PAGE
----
Lake Thurmond – or Clarks Hill, as the locals call it – is one of the premier spots in South Carolina to catch big stripers, but it's also a great lake for crappie fishing. Dredged in flour and fried to a golden brown, crappie are one of the best-eating fish found in any lake.

To catch the tasty morsels on Lake Thurmond right now, Capt. William Sasser of William Sasser Guide Service suggests fishing in deeper water.

"July and August seems to be the hardest time of the entire year to catch crappie," said Sasser (706-589-5468). "But it can also be one of the best times if you know where to fish."

Sasser said he sinks man-made structure to hold fish in deeper water specifically for mid-summer crappie fishing. The fish seem to be holding about 20 feet deep in 35 to 40 feet of water, he said.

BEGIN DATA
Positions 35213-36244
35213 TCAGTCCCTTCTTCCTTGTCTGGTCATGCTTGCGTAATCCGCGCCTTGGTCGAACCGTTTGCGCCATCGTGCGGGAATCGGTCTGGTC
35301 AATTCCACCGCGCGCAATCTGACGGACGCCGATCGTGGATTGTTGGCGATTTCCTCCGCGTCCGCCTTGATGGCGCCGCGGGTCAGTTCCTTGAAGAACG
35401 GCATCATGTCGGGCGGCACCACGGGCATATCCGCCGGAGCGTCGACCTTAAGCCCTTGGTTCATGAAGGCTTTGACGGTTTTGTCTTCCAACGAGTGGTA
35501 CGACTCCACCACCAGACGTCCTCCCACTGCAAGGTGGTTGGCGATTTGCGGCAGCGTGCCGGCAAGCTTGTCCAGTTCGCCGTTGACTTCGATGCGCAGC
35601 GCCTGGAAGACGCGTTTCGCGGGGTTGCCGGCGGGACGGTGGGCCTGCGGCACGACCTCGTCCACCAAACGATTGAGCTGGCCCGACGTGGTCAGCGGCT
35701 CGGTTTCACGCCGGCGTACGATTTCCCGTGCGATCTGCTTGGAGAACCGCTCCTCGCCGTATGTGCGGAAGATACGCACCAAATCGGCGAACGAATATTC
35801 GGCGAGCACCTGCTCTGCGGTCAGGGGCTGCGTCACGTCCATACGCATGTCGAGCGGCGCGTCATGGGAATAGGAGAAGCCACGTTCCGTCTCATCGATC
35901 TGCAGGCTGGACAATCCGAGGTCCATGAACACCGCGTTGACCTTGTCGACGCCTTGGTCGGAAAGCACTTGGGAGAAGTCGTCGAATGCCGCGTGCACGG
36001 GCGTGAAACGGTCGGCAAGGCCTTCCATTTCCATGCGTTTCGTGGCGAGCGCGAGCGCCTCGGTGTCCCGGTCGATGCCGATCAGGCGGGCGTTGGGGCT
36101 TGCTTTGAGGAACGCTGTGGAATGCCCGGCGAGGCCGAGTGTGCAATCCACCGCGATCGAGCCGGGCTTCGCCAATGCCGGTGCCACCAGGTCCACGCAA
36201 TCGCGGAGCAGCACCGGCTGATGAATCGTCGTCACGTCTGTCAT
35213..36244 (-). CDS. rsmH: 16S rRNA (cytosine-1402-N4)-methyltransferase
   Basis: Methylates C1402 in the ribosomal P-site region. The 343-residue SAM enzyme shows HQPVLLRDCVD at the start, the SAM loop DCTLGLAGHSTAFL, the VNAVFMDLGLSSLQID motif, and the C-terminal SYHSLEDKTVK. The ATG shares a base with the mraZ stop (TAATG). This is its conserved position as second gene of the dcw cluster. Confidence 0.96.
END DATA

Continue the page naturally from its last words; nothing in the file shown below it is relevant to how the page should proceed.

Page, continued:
"The fish are definitely in the main part of the lake," Sasser said. "Where we usually find them in the coves, they're just not biting. Back in the coves just seems to be stagnant."

For the best opportunity to catch crappie, Sasser suggests anchoring directly over a brushpile or other piece of structure and dropping a line down to about 20 feet. Using small minnows seems to be the trick, and the fish are biting all day long.

"I use small shiners on a No. 1 Aberdeen hook with a No. 7 split-shot for a little weight," Sasser said. "We drop the line straight down and usually don't jig. I do jig fish, but not right now. The fish seem to like the simple presentation this time of year."

Regardless of whether you jig or fish live bait, the key is finding the fish. Look for brushpiles in deeper water, and you should be set to catch a mess of crappie for a great meal.